DeLay Or Not DeLay
Shortly after House Majority Leader Tom DeLay’s first indictment, I found myself wondering whether it would have any effect on the fortunes of the insurance business.
I suspected that with DeLay at least temporarily DeFanged (or, since he’s known as “The Hammer,” perhaps I should say DeClawed), there could be some movement on issues that have been effectively stalled because of the powerful leader’s opposition. The issue that naturally came to mind was the extension of the Terrorism Risk Insurance Act, which DeLay has made no bones about opposing, and which the industry desperately desires. The life insurance business has been lobbying hard for inclusion of group life insurance in any bill going forward.
It is hard to figure out why the Texas legislator is so opposed to even a slimmed down government backup role in an area that even many in his party would say warrants it. One reason that has been suggested is that, for him, TRIA is seen as a predominantly Blue State issue/problem. And DeLay has no intention of extending a helping hand to Blue Staters.
In any case, the question still swirled: Would DeLay’s legal woes help the business? Then, in an act that reconfirms once again how the universe comes to the aid of journalists, National Underwriter’s Washington Bureau Chief Dave Postal came into possession of a message written by Joel Wood, who is senior vice president for government affairs of the Council of Insurance Agents & Brokers, to CIAB members.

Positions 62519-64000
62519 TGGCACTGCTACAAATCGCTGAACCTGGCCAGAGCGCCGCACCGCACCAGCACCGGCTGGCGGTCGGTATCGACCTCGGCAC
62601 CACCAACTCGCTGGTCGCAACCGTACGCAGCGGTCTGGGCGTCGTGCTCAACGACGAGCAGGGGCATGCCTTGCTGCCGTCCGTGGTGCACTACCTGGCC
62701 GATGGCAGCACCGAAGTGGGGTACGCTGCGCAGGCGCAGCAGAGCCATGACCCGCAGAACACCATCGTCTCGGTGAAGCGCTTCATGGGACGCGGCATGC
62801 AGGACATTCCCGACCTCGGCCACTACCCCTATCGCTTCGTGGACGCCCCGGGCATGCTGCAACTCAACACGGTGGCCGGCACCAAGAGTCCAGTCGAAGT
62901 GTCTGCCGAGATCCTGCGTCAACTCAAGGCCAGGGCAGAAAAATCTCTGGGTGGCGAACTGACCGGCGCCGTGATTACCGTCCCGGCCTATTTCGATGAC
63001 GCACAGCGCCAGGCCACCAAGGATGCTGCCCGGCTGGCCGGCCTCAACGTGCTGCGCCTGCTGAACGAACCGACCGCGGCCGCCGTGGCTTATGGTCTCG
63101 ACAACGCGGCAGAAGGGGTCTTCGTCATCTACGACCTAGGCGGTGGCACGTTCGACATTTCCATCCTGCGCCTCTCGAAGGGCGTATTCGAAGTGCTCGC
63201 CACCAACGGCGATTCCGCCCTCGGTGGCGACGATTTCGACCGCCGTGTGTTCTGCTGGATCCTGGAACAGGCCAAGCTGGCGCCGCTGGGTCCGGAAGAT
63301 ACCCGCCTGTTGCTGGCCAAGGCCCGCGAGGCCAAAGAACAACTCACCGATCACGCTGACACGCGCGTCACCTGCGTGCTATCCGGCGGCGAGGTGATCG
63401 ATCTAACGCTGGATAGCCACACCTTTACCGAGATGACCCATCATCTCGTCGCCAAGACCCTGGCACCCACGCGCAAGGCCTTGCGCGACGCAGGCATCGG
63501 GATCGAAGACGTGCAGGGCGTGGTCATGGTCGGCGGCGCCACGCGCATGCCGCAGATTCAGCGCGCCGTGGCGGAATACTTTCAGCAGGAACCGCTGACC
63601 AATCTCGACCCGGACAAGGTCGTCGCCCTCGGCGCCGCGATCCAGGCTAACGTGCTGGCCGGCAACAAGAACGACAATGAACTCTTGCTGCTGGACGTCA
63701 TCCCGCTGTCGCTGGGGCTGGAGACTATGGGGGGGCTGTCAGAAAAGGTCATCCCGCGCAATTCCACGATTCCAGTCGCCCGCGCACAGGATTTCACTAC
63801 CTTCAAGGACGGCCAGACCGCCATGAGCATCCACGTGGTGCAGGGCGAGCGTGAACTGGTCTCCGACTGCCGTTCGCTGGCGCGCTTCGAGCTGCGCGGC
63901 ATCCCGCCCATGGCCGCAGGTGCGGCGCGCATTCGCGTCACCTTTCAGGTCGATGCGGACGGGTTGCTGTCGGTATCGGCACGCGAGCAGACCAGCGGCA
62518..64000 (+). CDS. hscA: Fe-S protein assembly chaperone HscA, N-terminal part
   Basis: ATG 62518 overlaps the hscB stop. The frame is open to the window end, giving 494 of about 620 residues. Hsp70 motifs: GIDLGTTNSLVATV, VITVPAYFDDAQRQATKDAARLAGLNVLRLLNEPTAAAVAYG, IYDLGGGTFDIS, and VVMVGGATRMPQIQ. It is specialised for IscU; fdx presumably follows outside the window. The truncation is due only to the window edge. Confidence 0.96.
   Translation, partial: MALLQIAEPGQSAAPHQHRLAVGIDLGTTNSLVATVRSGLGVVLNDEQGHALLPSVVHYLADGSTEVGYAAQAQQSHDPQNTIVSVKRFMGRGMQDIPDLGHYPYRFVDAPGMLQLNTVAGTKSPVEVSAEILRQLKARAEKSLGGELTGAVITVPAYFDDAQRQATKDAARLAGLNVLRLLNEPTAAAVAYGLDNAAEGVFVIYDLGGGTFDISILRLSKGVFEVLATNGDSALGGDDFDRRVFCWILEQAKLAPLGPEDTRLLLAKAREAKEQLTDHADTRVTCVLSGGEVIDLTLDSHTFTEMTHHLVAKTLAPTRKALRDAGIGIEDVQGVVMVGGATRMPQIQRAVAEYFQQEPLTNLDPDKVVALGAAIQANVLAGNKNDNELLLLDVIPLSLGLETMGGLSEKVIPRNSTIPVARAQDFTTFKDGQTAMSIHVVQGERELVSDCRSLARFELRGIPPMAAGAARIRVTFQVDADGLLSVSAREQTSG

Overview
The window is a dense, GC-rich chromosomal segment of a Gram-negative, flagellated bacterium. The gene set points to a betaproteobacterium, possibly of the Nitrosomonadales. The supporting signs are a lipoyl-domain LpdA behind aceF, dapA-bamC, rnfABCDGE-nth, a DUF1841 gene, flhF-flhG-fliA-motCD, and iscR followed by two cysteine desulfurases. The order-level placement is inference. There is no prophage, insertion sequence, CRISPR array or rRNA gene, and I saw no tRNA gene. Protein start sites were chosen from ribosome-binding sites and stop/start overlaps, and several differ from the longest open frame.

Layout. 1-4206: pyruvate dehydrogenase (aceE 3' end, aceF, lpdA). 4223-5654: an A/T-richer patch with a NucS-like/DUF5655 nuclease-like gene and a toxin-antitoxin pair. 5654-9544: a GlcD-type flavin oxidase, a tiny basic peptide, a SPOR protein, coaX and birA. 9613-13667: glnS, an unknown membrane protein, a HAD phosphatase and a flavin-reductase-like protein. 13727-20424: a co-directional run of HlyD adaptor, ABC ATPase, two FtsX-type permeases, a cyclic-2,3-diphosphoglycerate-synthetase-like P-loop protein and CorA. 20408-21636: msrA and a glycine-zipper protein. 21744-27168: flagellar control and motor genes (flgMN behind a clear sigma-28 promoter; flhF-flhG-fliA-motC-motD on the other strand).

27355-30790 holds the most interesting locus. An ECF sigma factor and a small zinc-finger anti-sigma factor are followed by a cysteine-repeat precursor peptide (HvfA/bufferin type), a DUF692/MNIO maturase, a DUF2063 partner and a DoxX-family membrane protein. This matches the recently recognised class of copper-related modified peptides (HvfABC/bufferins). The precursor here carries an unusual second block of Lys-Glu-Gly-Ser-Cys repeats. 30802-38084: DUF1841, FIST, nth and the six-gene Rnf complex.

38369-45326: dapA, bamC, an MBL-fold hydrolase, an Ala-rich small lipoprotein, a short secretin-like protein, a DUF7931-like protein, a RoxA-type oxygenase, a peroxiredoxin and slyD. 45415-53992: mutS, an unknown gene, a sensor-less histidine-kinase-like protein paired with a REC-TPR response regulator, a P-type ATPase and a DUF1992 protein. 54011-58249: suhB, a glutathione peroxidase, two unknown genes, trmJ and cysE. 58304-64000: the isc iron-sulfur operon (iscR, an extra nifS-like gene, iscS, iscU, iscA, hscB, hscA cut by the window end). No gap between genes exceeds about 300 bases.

I admit I was surprised that Wood, one of the savviest lobbyists in the capital, would even ruminate on the subject of DeLay’s temporary stepping down as Majority Leader and what that might mean for the business. But he did.
DeLay’s indictment “by a Texas grand jury on a charge of criminal conspiracy has very significant consequences for The Council’s top legislative priority–enactment of legislation by the end of this year to protect commercial policyholders from the risks of terrorism,” Wood wrote.
DeLay, he continued, “was a major obstacle in passage of a two-year extension of TRIA last year. He has pledged to do his best to block any straightforward extension of TRIA this year unless the federal backstop program was significantly scaled back or significantly altered to make it appear to be more of a private sector solution to the problem of terrorism coverage.”
This seems like a relatively straightforward analysis of the situation, yet such is the fear of DeLay in Washington that no other lobbyist would comment on the message. One even told Dave Postal, “I won’t go anywhere near that.”